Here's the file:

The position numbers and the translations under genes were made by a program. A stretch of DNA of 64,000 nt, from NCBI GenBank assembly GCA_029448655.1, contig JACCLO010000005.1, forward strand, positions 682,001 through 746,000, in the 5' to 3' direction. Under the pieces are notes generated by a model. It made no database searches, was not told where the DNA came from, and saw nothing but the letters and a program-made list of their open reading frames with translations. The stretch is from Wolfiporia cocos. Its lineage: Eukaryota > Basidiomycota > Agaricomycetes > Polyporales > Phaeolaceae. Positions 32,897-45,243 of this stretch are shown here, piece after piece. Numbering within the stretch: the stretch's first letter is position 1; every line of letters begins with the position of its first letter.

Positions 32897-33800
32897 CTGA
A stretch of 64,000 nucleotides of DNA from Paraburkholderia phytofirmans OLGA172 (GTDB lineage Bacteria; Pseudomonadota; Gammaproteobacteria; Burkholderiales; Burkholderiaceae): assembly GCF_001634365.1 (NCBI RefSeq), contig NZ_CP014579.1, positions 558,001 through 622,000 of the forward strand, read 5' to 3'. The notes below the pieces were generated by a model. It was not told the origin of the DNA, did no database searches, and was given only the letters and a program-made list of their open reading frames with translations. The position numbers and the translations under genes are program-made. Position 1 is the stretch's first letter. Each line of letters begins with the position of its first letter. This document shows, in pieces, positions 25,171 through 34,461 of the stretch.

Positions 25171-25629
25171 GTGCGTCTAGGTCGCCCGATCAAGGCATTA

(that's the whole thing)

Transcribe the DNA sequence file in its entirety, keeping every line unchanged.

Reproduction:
The position numbers and the translations under genes were made by a program. A stretch of DNA of 64,000 nt, from NCBI GenBank assembly GCA_029448655.1, contig JACCLO010000005.1, forward strand, positions 682,001 through 746,000, in the 5' to 3' direction. Under the pieces are notes generated by a model. It made no database searches, was not told where the DNA came from, and saw nothing but the letters and a program-made list of their open reading frames with translations. The stretch is from Wolfiporia cocos. Its lineage: Eukaryota > Basidiomycota > Agaricomycetes > Polyporales > Phaeolaceae. Positions 32,897-45,243 of this stretch are shown here, piece after piece. Numbering within the stretch: the stretch's first letter is position 1; every line of letters begins with the position of its first letter.

Positions 32897-33800
32897 CTGA
A stretch of 64,000 nucleotides of DNA from Paraburkholderia phytofirmans OLGA172 (GTDB lineage Bacteria; Pseudomonadota; Gammaproteobacteria; Burkholderiales; Burkholderiaceae): assembly GCF_001634365.1 (NCBI RefSeq), contig NZ_CP014579.1, positions 558,001 through 622,000 of the forward strand, read 5' to 3'. The notes below the pieces were generated by a model. It was not told the origin of the DNA, did no database searches, and was given only the letters and a program-made list of their open reading frames with translations. The position numbers and the translations under genes are program-made. Position 1 is the stretch's first letter. Each line of letters begins with the position of its first letter. This document shows, in pieces, positions 25,171 through 34,461 of the stretch.

Positions 25171-25629
25171 GTGCGTCTAGGTCGCCCGATCAAGGCATTA